False Bay garden in July

  

by Diana Studer

- gardening for biodiversity

 in Cape Town, South Africa

 

Colourwashed sky for sunset with great towering clouds and the moon. Winter smog still very much with us.

 

Sunset with towering clouds and moon
Sunset with towering clouds and moon

Inspired by hoverboo Piece of Eden and KrisP Late to the Garden Party in California. Who evaluate their plants, and move them around. Are you happier here, better friends to play nicely with?? I planted Kumara plicatilis in 2015; it has four fans of leaves. Fan aloe is one of our few fynbos aloes. No flowers yet, is it too shady between olive tree, bietou hedge, and exploding spekboom?

 

Kumara right centre in too much shade
Kumara right centre in too much shade

It was hidden away. Now with the gate open wide for Through the Garden Gate Down by the Sea in Dorset with Sarah it is a focus at the top of the steps, and thru the bay window.

 

Open garden gate
Open garden gate

We have four aloes in the picture. Aloe ferox (dead flowerspike) Aloe marlothii (blooming!) Kumara plicatilis (fanned leaves) Aloe striata (flowerbuds)

 

Four aloes
Four aloes

Had to make space for ferox and I carved back the front third of Tecomaria capensis hedge. Now I can enjoy the hoopoe on the wall again. Ugly bare branches are greening over and I have planted cuttings from Cotyledon orbiculata. Original plants are lolling over the paving slabs. Muted orange and grey green calyx and leaves - understated quiet joy.

 

Tecomaria hedge cut back hard for hoopoe
Tecomaria hedge cut back hard for hoopoe

Aloe ferox breathing easier. Clouds of bees buzzed me as I photographed Aloe marlothii flowers.

 

Karoo Koppie aloes with bee
Karoo Koppie aloes with bee

Today he is hiking from the gate at Cape Point to Gifkommetjie. About 6 hours. But in July we did a compromise walk together. Between the lighthouses, as we did last July. Furthest mountain is Devil's Peak and Table Mountain, familiar silhouette for Cape Town. Wild rosemary Eriocephalus africanus, sparkling white flowers invigorated by burgundy and yellow centres. Black girdled lizard was hard to photograph, when I realized too late he was catching, and eating lunch.

 

Cape Point
Cape Point

Returning to my garden for July flowers. Limy gold Albuca in the wall planter. Starbursts of garlic buchu Agathosma apiculata. Blue Salvia for carpenter bees hopefully. Buds and flowers on pregnant onion Albuca bracteata. Potted Knowltonia vesicatoria with Pelargonium.

 

July garden flowers
July garden flowers

Pink Thuli Madonsela roses from bud to fullblown. Iceberg are eternal (not melted by climate change)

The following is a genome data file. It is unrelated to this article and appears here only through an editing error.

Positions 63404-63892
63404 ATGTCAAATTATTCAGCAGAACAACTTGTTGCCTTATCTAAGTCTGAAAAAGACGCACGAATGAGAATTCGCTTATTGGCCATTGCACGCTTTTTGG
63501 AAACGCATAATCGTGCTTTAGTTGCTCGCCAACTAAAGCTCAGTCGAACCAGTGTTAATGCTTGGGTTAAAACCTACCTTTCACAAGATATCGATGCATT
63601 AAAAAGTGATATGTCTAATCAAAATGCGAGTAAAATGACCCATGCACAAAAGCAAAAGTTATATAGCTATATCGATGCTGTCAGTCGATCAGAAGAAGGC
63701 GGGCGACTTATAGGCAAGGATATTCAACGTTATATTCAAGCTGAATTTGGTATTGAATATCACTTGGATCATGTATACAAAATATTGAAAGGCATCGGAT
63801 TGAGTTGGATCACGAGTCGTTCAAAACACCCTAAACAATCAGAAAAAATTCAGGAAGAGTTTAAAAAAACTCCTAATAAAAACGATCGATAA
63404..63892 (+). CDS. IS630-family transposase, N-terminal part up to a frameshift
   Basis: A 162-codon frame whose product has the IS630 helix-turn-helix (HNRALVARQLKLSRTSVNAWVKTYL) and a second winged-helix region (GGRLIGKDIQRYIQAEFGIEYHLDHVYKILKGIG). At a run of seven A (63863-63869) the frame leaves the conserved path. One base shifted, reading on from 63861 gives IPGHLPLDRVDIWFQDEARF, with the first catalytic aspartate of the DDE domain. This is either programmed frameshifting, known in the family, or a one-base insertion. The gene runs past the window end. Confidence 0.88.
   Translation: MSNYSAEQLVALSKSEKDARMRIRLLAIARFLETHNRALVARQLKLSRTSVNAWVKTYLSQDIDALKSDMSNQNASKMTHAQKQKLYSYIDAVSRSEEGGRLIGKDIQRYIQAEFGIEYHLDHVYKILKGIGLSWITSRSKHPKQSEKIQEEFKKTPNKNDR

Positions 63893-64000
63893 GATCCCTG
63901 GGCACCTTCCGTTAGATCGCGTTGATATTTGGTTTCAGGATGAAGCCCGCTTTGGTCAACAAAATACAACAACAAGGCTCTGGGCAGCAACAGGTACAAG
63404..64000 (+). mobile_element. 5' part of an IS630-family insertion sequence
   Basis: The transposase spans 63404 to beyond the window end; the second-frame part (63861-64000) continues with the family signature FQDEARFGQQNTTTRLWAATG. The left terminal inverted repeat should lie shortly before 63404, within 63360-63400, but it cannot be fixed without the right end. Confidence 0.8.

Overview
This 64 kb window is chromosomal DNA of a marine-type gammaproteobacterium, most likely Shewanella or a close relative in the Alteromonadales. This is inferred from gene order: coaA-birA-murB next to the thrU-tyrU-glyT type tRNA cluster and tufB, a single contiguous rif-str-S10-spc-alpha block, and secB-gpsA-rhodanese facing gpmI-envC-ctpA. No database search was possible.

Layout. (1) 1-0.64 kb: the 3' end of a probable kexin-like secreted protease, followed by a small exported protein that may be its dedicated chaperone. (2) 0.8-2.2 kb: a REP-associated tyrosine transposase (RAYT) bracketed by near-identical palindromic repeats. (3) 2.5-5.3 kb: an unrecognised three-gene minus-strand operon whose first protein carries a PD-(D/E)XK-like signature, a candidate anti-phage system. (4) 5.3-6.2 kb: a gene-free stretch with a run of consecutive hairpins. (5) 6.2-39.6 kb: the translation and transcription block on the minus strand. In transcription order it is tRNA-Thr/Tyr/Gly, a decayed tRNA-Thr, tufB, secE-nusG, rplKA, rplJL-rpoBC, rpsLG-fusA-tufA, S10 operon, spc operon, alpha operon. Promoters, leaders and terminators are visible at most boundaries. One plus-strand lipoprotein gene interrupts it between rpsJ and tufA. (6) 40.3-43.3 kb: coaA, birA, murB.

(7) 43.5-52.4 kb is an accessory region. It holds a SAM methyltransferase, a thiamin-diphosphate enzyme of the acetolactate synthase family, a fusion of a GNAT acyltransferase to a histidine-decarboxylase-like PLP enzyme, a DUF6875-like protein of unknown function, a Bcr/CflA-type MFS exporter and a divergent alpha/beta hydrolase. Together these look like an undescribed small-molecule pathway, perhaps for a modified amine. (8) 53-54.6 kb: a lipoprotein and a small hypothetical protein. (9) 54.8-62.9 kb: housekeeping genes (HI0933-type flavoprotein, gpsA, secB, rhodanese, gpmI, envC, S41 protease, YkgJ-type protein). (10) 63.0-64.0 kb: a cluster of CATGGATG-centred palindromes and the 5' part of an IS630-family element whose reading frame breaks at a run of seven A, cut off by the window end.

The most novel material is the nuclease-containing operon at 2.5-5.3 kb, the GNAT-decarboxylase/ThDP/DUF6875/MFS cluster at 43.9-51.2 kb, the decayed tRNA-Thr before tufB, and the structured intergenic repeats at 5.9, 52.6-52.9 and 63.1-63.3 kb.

Two roses in July
Two roses in July

Zöe smiling in the late afternoon winter sun. She has a daily appointment for that slot - now!

 

Zöe smiling
Zöe smiling

A caracal was seen, resting in a tree in an urban edge garden of our suburb.

 

Meet Bridget. Muizenberg Bridge who eats a truck a day.

 

I invite you to join us at Elephant's Eye on False Bay. Please subscribe as you prefer

via Feedly,

or my Facebook blog page

 

Pictures by Diana Studer

of Elephant's Eye on False Bay

 

Teal blue text is my links.

To read comments if you are in a Reader,

first click thru to the blog)

 

Thanks for comments that add value. Your comment will not appear until I've read it. I welcome comments on posts from the last 2 months.

 

Google and Blogger comments uncooperative? Use Name / URL instead.

 

   

Comments

  1. I love that sunset sky, Diana. You have a host of beautiful Aloe blooms - HooverBoo has a much more expansive collection of Aloes than I do but I'm working on mine! I've yet to get my own fan aloe, a division gifted to me years ago by a friend, to bloom. Seeing a caracal would be a treat. Sadly, your caracal seems to be experiencing the same dangers faced by mountain lions (aka cougars) here, where all too many are hit by cars or affected by poisons used by the human population to kill rodents.

    ReplyDelete
    Replies
    1. Life is harsh on the urban edge for wildlife. Our baboons too. Sad.

      Delete
  2. Amazing sky in your first image! Its lovely to see your aloes in flower and your garden gates wide open welcoming us in! Your roses are beautiful just hope we can continue to grow ours with the higher temperatures!

    ReplyDelete
    Replies
    1. In our drought years our roses got grey water from the washing machine. And they are in pots. Chose a laundry detergent that is plant friendly.

      Delete
  3. I have never seen such a sunset. Wonderful!

    ReplyDelete
  4. Great photo through the gate, and your Aloes are wonderful! Actually, all the views are beautiful and inspiring. (Hi, Zoe!)

    ReplyDelete
  5. Your Kumara will soon be happier in more sunshine. A wonderful plant--I cherish mine. I read many times that the best gardens involve quite a lot of moving of plants--so I am learning to move them, even though I would very much rather not. But helping them be their very healthiest is worth the effort.

    Your garden is looking like it is enjoying winter! Great to see that.

    The cloud and sky photo, and the misty ocean and mountain photos are stunning.

    ReplyDelete

Post a Comment